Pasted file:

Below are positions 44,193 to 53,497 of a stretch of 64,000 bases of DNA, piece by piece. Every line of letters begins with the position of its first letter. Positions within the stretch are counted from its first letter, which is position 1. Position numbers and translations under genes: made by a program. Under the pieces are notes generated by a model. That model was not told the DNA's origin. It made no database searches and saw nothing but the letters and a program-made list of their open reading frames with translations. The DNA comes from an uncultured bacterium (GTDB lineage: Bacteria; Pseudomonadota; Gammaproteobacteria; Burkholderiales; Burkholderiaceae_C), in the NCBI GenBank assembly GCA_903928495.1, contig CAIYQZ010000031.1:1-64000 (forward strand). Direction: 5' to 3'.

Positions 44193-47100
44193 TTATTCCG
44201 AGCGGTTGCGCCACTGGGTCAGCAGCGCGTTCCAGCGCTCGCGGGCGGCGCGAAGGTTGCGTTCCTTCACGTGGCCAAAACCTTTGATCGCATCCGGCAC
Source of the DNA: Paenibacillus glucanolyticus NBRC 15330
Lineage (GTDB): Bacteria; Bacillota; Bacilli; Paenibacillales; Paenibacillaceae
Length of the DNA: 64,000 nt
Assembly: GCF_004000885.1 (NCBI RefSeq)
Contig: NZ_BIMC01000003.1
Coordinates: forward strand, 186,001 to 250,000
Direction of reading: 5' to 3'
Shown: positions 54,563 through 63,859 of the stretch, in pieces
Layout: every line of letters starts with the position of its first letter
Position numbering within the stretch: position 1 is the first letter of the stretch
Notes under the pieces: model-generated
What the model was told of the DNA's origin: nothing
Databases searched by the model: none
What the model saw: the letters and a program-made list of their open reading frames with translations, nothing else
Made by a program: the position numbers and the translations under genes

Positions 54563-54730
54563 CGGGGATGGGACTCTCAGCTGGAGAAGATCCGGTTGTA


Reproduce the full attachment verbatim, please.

Below are positions 44,193 to 53,497 of a stretch of 64,000 bases of DNA, piece by piece. Every line of letters begins with the position of its first letter. Positions within the stretch are counted from its first letter, which is position 1. Position numbers and translations under genes: made by a program. Under the pieces are notes generated by a model. That model was not told the DNA's origin. It made no database searches and saw nothing but the letters and a program-made list of their open reading frames with translations. The DNA comes from an uncultured bacterium (GTDB lineage: Bacteria; Pseudomonadota; Gammaproteobacteria; Burkholderiales; Burkholderiaceae_C), in the NCBI GenBank assembly GCA_903928495.1, contig CAIYQZ010000031.1:1-64000 (forward strand). Direction: 5' to 3'.

Positions 44193-47100
44193 TTATTCCG
44201 AGCGGTTGCGCCACTGGGTCAGCAGCGCGTTCCAGCGCTCGCGGGCGGCGCGAAGGTTGCGTTCCTTCACGTGGCCAAAACCTTTGATCGCATCCGGCAC
Source of the DNA: Paenibacillus glucanolyticus NBRC 15330
Lineage (GTDB): Bacteria; Bacillota; Bacilli; Paenibacillales; Paenibacillaceae
Length of the DNA: 64,000 nt
Assembly: GCF_004000885.1 (NCBI RefSeq)
Contig: NZ_BIMC01000003.1
Coordinates: forward strand, 186,001 to 250,000
Direction of reading: 5' to 3'
Shown: positions 54,563 through 63,859 of the stretch, in pieces
Layout: every line of letters starts with the position of its first letter
Position numbering within the stretch: position 1 is the first letter of the stretch
Notes under the pieces: model-generated
What the model was told of the DNA's origin: nothing
Databases searched by the model: none
What the model saw: the letters and a program-made list of their open reading frames with translations, nothing else
Made by a program: the position numbers and the translations under genes

Positions 54563-54730
54563 CGGGGATGGGACTCTCAGCTGGAGAAGATCCGGTTGTA